Religion doesn’t make kids more generous or altruistic, study finds
Here’s a discovery that could make secular parents say hallelujah: Children who grow up in nonreligious homes are more generous and altruistic than children from observant families.
A series of experiments involving 1,170 kids from a variety of religious backgrounds found that the non-believers were more likely to share stickers with their classmates and less likely to endorse harsh punishments for people who pushed or bumped into others.
The results “contradict the common-sense and popular assumption that children from religious households are more altruistic and kind toward others,” according to a study published this week in the journal Current Biology.
Worldwide, about 5.8 billion people consider themselves religious, and religion is a primary way for cultures to express their ideas about proper moral behavior — especially behavior that involves self-sacrifice for the sake of others.
To see whether this was indeed the case, Decety and his colleagues recruited children from seven cities around the world: Chicago; Toronto; Amman, Jordan; Izmir and Istanbul in Turkey; Cape Town, South Africa; and Guangzhou, China. All of the kids were between 5 and 12 years old.
Among them, 24% were from Christian households, 43% were Muslim, 2.5% were Jewish, 1.6% were Buddhist, 0.4% were Hindu, 0.2% were agnostic and 0.5% were classified as “other.” In addition, 28% of the kids came from families described as “not religious.”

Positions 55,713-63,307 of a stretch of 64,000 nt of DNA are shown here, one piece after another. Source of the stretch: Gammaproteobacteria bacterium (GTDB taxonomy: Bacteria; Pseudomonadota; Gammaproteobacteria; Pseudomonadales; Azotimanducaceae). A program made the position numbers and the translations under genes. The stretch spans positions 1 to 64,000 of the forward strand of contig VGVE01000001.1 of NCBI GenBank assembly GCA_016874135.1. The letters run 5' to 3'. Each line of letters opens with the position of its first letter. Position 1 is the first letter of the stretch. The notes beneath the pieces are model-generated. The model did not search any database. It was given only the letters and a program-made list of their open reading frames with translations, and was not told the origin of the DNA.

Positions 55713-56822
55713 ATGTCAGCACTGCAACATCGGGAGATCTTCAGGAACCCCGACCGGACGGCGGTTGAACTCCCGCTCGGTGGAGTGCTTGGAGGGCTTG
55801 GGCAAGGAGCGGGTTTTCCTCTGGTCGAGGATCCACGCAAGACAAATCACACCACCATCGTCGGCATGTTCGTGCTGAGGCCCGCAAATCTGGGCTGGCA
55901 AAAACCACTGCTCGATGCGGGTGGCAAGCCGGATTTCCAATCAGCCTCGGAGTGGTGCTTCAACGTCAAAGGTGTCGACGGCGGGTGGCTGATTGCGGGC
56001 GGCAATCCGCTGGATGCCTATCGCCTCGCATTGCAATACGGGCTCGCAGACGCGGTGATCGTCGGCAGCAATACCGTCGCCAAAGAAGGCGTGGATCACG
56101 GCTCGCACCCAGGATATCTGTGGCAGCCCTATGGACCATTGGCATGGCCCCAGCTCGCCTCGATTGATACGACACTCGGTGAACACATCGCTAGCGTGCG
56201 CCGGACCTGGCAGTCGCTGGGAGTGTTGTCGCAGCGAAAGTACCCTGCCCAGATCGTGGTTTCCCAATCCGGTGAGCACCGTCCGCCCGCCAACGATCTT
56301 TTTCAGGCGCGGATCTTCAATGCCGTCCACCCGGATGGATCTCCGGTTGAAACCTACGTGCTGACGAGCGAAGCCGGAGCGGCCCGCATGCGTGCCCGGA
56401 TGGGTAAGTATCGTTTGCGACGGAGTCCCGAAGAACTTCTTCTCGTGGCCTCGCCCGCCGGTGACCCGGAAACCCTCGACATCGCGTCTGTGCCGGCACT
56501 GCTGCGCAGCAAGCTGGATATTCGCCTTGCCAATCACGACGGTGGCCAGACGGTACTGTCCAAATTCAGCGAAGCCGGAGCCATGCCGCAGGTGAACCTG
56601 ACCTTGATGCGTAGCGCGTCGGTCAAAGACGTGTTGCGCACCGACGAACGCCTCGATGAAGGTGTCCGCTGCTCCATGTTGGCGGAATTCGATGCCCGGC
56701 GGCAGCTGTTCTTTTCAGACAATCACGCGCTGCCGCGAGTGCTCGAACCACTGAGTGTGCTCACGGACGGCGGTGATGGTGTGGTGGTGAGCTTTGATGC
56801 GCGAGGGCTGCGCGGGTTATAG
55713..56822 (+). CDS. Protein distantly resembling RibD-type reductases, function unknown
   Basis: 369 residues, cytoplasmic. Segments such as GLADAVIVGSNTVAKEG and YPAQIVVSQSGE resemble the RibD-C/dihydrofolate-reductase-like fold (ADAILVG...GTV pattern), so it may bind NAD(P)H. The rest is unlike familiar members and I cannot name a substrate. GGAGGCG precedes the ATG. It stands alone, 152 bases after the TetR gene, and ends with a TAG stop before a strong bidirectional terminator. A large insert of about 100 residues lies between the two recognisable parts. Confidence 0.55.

The researchers showed each child a collection of 30 stickers and told the kids they could keep the 10 they liked best. Then the researchers told their young subjects they wouldn’t have time to play the sticker game with every student in the school, so some kids wouldn’t get any.
The children responded by sharing some of the stickers with their classmates — and the kids from secular households shared more stickers than their religious counterparts. When the researchers examined the three biggest groups of kids, they found that the generosity scores for Christians and Muslims were essentially the same, and that the scores for nonreligious children were 23% to 28% higher.
The researchers also found that the more religious the family, the less altruistic the child. This pattern held up for all religions in the study.
The researchers also noted that the relationship between religiousness and altruism was more pronounced among the older kids (those between the ages of 8 and 12). That was notable, they wrote, because older children had more years of religious experience under their belts than younger children.
Muslim kids judged the offenders most harshly, followed by Christian kids and then secular kids. Accordingly, the children from Muslim families endorsed harsher punishments than kids in the other two groups, who were essentially tied on this score, according to the study.
These results seem to fly in the face of the idea that religion is necessary to lead a moral life — a notion “so deeply embedded that individuals who are not religious can be considered morally suspect,” as the study authors put it.
The findings “call into question whether religion is vital for moral development,” the researchers concluded. They don’t seem to think so; separating religion from morality, they wrote, “will not reduce human kindness — in fact, it will do just the opposite.”
The study was funded by the John Templeton Foundation, which supports scientific research on spirituality and other “big questions.”
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